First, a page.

"No. I was found blacked out at a bus stop. I don't even remember how I got there. I ended up spending the night in jail for resisting an officer. Can't remember that, either. My boyfriend wouldn't let me come back home or see my son until I went into rehab. But, I get my thirty-day sobriety chip soon. You will get one for your first twenty-four hours of being here."
"Twenty-four hours?" I repeat, confused. "Why?"
She picks up a cookie, bites into it. Her fingernails are painted with glittery purple nail polish. Everything about her seems to sparkle with the resilience of youth. "It's not as easy as it sounds. The first few days are the hardest. A lot of people leave," she says with her mouth full. "They can't handle it. You have to learn how to be you again." She points the cookie at me as if making a point. "Without the bottle."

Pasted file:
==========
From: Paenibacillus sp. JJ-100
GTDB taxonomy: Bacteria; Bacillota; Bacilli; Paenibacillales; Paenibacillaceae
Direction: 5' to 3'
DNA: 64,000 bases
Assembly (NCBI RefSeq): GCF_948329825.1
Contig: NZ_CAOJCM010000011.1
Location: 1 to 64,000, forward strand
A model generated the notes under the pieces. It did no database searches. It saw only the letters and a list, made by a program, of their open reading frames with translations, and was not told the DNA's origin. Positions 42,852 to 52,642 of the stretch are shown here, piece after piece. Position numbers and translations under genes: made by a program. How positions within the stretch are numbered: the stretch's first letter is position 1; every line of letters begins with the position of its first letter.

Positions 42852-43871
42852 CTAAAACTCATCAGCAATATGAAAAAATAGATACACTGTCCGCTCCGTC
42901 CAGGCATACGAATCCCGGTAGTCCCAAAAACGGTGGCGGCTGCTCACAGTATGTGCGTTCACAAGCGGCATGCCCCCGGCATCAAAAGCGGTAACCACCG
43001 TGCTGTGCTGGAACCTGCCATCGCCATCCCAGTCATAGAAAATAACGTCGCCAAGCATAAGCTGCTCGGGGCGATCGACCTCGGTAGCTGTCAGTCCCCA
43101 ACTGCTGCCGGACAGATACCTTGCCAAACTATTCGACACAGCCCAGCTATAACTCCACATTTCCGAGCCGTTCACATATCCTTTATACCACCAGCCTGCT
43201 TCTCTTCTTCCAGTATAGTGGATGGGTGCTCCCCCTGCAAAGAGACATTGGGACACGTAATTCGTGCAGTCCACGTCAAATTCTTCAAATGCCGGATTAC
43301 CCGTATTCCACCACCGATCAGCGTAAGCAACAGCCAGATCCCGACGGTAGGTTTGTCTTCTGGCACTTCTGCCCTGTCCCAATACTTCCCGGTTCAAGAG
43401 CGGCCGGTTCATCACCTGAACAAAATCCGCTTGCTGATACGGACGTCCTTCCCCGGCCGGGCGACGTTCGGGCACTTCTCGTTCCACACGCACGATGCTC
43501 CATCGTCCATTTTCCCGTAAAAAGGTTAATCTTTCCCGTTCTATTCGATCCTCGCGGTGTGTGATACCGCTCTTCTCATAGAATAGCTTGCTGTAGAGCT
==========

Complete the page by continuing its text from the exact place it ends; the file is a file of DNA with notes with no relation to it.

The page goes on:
I've never known how to be me. I haven't wanted to. It was the whole reason I drank in the first place. I think of the few moments alone in my room where I could actually taste the vodka on my tongue, and swallow hard. I miss the clink of the glass rim against my teeth. My mouth instinctively fills with saliva, already anticipating the burn and rush. The back of my neck under my hair is clammy. "Yeah, I guess I do."
"Don't worry," she reassures me. Swallowing the last bite of cookie, she licks the chocolate from her fingers. I'm surprised she can eat. Nerves are making my stomach knot up. "It gets easier. I can't wait for my chip. I'm getting clean for my son. He's two. I'm here so I don't lose him. His name is Adam. Want to see a picture?"